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Contents

1. What Is Perl?
2. Course Requisites and Goals
3. Perl References & Resources
4. State of Perl
5. Taste of Perl
6. Storing & Running Perl Programs
7. The Elements
8. Literals & Operators
    9. Loops and I/O
10. Grade Book Example
11. Pipe I/O and System Calls
12. Matching
13. Parsing
14. Simple CGI
15. Testing Perl Programs
16. Common Goofs

16. Common Goofs for Novices

Adapted from Programming Perl, page 361.
  1. Testing "all-at-once" instead of incrementally, either bottom-up or top-down.
  2. Optimistically skipping print scaffolding to dump values and show progress.
  3. Not running with the perl -w switch to catch obvious typographical errors.
  4. Leaving off $ or @ or % from the front of a variable, or omitting & when invoking a subroutine in Perl 4.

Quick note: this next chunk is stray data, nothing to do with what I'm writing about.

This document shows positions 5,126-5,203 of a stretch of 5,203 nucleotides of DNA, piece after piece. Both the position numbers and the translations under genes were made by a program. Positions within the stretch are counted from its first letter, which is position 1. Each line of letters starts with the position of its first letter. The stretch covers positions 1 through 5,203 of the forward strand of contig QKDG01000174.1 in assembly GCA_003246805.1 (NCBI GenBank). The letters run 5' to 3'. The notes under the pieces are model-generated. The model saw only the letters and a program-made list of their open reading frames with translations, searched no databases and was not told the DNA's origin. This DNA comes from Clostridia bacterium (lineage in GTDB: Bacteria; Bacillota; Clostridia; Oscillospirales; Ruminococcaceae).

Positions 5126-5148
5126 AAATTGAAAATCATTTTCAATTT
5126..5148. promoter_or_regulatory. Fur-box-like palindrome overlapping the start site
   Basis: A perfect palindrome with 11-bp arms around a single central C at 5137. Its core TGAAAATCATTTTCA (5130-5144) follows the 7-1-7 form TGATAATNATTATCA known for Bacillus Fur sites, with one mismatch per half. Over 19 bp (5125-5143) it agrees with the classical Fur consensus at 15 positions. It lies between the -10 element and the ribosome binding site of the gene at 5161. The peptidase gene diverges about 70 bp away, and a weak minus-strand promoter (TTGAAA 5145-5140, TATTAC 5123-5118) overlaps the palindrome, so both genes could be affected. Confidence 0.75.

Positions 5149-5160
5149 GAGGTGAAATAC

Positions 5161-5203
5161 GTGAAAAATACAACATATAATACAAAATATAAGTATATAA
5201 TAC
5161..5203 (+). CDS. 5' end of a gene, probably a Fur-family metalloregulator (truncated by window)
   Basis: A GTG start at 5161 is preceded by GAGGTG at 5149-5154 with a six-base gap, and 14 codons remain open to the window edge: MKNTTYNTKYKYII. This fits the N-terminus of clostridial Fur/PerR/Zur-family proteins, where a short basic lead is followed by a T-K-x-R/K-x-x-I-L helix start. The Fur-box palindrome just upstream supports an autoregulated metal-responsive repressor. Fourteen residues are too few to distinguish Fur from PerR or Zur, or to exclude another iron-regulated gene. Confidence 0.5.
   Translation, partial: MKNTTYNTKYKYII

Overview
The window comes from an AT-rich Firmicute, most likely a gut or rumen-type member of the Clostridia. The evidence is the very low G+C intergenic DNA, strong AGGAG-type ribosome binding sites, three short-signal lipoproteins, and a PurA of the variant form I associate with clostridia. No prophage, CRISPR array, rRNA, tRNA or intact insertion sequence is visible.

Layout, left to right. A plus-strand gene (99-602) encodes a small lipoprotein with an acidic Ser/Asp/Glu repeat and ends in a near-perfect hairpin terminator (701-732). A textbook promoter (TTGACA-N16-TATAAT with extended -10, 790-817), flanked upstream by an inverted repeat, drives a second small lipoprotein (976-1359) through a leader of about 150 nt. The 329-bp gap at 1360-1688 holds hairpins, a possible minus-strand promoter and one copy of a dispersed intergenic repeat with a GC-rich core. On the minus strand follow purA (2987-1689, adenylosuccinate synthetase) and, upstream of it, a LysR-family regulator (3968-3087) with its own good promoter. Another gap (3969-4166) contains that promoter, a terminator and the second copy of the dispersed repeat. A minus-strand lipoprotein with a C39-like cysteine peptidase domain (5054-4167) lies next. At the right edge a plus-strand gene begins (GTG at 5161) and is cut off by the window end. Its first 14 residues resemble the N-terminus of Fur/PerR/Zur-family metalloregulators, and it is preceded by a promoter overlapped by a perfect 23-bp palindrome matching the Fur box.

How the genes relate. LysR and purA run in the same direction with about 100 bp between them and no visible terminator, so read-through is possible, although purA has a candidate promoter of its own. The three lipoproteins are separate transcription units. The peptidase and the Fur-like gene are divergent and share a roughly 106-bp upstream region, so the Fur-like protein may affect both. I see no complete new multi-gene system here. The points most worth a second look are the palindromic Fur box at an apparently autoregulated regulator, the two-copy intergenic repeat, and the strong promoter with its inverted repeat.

5. Forgetting the trailing semicolon.
  6. Forgetting curly braces around a block.
  7. Unbalanced (), {}, [], "", '', ``, and sometimes <>.
  8. Mixing '' and "", or / and \.
  9. Using == instead of eq, != instead of ne, = instead of ==, etc. ('White' == 'Black') and ($x = 5) evaluate as (0 == 0) and (5) and thus are true!
  10. Using "else if" instead of "elsif".
  11. Not chopping the output of backquotes `date` or not chopping input:
        print "Enter y to proceed: ";
        $ans = <STDIN>;
        chop $ans;
        if ($ans eq 'y') { print "You said y\n";}
        else { print "You did not say 'y'\n";}
    
  12. Putting a comma after the file handle in a print statement.
  13. Forgetting that Perl array subscripts and string indexes normally start at 0, not 1.
  14. Using $_, $1, or other side-effect variables, then modifying the code in a way that unknowingly affects or is affected by these.
  15. Forgetting that regular expressions are greedy, seeking the longest match not the shortest match.



 
 
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